Westbrook, a veteran right-hander, needs to have a big year. He’s pitched decently for St. Louis the past couple of years, but he needs to have a fantastic year to improve the Cardinals’ championship hopes.
Houston Astros: Chris Carter, Outfielder
Chris Carter is one of the players that the Houston Astros were able to bring into their rebuilding organization. But despite Carter not being much of a star in the past with the Oakland A’s, Houston will probably have him hit third or fourth in its lineup.
The Astros clearly aren’t going to be doing much competing this season, but there’s no reason why Carter can’t make a better name for himself. The best player on Houston is better than nothing, right? Well, first he has to become the best player on Houston, which is a wide-open race at the moment.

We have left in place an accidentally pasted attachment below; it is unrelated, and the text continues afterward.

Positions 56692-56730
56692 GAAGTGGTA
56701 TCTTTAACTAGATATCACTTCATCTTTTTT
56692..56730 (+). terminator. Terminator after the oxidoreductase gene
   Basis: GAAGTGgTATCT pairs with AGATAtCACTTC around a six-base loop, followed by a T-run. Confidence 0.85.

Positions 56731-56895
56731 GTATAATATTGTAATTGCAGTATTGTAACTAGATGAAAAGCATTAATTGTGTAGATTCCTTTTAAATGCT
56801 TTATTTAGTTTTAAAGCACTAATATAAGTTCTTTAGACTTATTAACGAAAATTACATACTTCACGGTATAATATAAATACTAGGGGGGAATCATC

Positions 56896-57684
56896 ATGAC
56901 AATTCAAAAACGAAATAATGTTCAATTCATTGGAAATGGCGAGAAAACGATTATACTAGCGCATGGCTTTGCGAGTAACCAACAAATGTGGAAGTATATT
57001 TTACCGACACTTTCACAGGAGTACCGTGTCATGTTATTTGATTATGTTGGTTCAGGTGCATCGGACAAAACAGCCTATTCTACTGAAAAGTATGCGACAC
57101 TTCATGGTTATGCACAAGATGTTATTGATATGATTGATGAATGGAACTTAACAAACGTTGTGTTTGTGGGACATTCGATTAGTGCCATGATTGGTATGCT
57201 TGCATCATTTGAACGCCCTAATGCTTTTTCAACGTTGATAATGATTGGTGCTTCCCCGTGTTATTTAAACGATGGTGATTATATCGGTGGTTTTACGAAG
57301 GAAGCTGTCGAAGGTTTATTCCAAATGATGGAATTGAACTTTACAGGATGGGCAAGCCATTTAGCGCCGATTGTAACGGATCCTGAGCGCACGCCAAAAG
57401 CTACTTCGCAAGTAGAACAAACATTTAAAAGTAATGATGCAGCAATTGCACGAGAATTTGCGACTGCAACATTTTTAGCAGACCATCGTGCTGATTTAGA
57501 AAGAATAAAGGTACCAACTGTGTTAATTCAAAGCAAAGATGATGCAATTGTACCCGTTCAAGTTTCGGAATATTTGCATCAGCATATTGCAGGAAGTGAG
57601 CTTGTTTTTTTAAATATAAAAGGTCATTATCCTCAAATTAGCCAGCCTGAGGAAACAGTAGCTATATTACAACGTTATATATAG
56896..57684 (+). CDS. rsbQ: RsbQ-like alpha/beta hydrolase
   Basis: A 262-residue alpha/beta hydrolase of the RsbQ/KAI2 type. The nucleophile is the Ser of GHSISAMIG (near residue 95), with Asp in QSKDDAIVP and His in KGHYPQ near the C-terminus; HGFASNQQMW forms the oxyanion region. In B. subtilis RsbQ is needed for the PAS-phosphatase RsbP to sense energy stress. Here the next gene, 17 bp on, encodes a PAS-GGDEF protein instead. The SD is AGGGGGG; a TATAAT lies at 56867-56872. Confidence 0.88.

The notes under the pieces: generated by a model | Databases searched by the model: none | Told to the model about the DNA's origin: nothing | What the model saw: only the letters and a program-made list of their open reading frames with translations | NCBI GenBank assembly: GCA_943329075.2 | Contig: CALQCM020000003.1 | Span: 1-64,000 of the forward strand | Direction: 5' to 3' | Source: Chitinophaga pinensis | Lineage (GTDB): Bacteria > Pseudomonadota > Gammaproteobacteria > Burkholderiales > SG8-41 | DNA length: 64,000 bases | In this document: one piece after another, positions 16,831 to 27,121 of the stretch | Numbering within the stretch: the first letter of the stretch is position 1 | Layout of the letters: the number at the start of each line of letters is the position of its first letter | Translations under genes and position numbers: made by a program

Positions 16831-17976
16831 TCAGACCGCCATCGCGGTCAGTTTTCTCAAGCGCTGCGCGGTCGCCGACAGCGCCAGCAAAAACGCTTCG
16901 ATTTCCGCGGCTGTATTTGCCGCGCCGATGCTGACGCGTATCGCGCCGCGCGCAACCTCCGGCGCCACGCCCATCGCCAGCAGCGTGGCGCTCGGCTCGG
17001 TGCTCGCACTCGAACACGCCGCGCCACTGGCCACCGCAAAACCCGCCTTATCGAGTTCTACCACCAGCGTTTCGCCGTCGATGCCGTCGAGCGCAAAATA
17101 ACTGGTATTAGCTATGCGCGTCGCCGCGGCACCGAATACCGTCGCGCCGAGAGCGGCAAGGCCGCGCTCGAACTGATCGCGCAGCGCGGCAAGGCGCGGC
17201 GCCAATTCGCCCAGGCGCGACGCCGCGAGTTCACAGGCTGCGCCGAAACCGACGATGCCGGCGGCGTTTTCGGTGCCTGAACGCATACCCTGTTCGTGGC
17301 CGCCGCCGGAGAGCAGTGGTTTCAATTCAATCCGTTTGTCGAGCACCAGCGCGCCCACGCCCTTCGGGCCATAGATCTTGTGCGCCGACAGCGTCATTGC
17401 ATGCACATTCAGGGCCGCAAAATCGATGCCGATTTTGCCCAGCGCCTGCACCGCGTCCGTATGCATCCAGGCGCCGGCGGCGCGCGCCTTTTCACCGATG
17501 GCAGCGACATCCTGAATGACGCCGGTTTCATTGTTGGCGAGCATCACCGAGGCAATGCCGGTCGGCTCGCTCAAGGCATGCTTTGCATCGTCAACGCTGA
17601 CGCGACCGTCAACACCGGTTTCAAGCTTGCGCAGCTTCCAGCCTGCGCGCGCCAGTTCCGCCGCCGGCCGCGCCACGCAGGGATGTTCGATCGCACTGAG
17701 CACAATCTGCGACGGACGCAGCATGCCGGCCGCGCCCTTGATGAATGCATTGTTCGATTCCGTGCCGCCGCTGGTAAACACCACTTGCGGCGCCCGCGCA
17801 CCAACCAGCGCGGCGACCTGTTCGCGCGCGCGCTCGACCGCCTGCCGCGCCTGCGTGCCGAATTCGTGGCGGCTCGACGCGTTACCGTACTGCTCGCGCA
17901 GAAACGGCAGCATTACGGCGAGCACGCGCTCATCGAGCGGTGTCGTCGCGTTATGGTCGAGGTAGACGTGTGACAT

Los Angeles Angels: Josh Hamilton, Outfielder
It’s obvious that Josh Hamilton is going to play an important role for the 2013 Los Angeles Angels, but will he be able to live up to the hype? Hamilton has been an MVP candidate each season for a while now, and he should be able to make a smooth transition northwest to the Angels.
Hamilton is surrounded by stars in the Los Angeles lineup and in the outfield, and it’s tough to imagine that he won’t play well with the Angels. If he doesn’t, however, the Angels could be in trouble playoffs-wise. But there’s a greater probability he hits them into the postseason.
Oakland Athletics: Brandon Moss, First Baseman